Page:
Then the survivors from all the nations that have attacked Jerusalem will go up year after year to worship the King, the LORD Almighty, and to celebrate the Festival of Tabernacles. If any of the peoples of the earth do not go up to Jerusalem to worship the King, the LORD Almighty, they will have no rain. If the Egyptian people do not go up and take part, they will have no rain. The LORD will bring on them the plague he inflicts on the nations that do not go up to celebrate the Festival of Tabernacles. This will be the punishment of Egypt and the punishment of all the nations that do not go up to celebrate the Festival of Tabernacles.
On that day HOLY TO THE LORD will be inscribed on the bells of the horses, and the cooking pots in the LORD’s house will be like the sacred bowls in front of the altar. Every pot in Jerusalem and Judah will be holy to the LORD Almighty, and all who come to sacrifice will take some of the pots and cook in them. And on that day there will no longer be a Canaanite in the house of the LORD Almighty. – Zechariah 14:16-21
It is sometimes said that holiness means being set apart. This is only partially correct. If you were to take a penny out of a stack of change and place it two feet away on the table – it would not suddenly be described as “holy” even though it had been set apart. Biblically speaking, to be holy is to be set apart as belonging to God. This why Christians are called “saints” throughout the epistles of the New Testament. Being a saint does not have to do with living an unusually pure life. Christians are saints because we have been set apart as belonging to God. When we consider the ending of Zechariah we are confronted with this startling fact: even the bells on the horses will bear the inscription “Holy to the LORD”. The idea being conveyed by such an insignificant object bearing this inscription is that everything will be dedicated to the LORD in that day. Those of us who are looking in faith for this day ought to pay attention to the very last sentence in the book: “And there shall no longer be a trader in the house of the Lord of hosts on that day.” From the time of Zechariah, to the time of Christ, to our own day, the church has been plagued by those wish to make merchandise of religion. In the broader evangelical world, some religious entrepreneurs have become celebrities (in some cases they have become rather affluent celebrities). We must resist our natural inclination to be impressed by size or dramatic growth and ask whether or not a “ministry” is actually functioning for the glory of God. Critically, we must start by asking this question about ourselves.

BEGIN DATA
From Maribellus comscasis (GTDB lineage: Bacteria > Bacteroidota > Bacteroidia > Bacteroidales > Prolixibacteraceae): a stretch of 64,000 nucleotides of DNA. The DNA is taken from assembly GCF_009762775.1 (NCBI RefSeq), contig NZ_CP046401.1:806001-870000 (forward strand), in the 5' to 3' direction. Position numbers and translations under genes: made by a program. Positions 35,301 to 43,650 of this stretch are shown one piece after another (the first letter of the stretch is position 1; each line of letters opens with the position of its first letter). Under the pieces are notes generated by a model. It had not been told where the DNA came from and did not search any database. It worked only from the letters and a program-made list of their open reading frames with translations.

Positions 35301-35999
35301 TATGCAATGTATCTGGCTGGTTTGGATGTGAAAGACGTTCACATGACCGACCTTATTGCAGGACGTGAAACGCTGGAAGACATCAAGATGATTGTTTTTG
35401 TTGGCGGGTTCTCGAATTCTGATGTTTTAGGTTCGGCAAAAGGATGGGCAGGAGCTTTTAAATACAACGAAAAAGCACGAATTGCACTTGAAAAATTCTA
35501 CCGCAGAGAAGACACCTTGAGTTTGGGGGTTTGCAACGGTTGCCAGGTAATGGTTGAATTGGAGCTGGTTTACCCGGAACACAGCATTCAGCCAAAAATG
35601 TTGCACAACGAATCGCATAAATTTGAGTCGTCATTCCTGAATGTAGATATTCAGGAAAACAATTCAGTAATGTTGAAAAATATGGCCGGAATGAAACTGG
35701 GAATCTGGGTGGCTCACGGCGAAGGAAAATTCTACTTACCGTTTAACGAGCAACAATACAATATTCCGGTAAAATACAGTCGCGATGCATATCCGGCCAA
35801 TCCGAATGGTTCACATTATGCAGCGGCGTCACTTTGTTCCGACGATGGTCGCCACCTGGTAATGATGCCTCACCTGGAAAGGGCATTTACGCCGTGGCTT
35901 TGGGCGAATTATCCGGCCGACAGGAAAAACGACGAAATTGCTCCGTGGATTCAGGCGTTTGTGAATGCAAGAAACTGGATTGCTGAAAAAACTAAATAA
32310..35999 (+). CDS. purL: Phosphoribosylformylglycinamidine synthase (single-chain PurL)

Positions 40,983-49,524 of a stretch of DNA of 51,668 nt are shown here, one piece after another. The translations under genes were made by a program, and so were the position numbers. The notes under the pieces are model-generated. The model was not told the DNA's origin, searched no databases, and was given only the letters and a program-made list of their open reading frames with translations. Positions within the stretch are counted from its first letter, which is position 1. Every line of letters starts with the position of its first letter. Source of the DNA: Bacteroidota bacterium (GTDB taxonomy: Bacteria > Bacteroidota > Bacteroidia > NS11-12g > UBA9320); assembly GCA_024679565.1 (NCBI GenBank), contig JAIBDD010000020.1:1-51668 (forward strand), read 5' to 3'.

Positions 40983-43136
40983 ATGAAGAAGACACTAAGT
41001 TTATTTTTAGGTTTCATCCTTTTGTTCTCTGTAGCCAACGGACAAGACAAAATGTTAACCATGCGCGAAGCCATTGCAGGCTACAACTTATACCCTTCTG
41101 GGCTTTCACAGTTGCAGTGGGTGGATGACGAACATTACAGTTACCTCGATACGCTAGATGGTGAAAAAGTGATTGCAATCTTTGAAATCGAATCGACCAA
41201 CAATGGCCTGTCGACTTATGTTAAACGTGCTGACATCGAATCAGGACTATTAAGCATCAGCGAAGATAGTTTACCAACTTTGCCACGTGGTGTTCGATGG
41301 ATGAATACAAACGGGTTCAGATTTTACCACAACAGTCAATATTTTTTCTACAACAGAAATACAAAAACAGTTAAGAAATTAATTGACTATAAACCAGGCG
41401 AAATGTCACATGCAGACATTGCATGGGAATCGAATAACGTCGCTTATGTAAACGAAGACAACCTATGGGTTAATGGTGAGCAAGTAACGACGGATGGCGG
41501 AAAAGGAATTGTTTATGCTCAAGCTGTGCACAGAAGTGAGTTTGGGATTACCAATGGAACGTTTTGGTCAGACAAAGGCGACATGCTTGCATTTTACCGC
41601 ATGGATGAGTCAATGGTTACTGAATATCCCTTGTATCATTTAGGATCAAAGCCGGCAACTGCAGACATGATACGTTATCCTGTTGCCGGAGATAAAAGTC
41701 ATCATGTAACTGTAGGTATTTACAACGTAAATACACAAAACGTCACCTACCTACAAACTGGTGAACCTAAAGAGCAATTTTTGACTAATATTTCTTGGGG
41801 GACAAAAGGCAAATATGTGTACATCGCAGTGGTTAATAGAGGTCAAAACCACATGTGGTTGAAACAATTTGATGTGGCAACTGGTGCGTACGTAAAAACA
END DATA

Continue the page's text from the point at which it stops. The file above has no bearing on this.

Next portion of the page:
MEMORY WORK – Shorter Catechism Q/A 105
Q. 105. What do we pray for in the fifth petition?
A. In the fifth petition, which is, And forgive us our debts, as we forgive our debtors, we pray that God, for Christ’s sake, would freely pardon all our sins; which we are the rather encouraged to ask, because by his grace we are enabled from the heart to forgive others.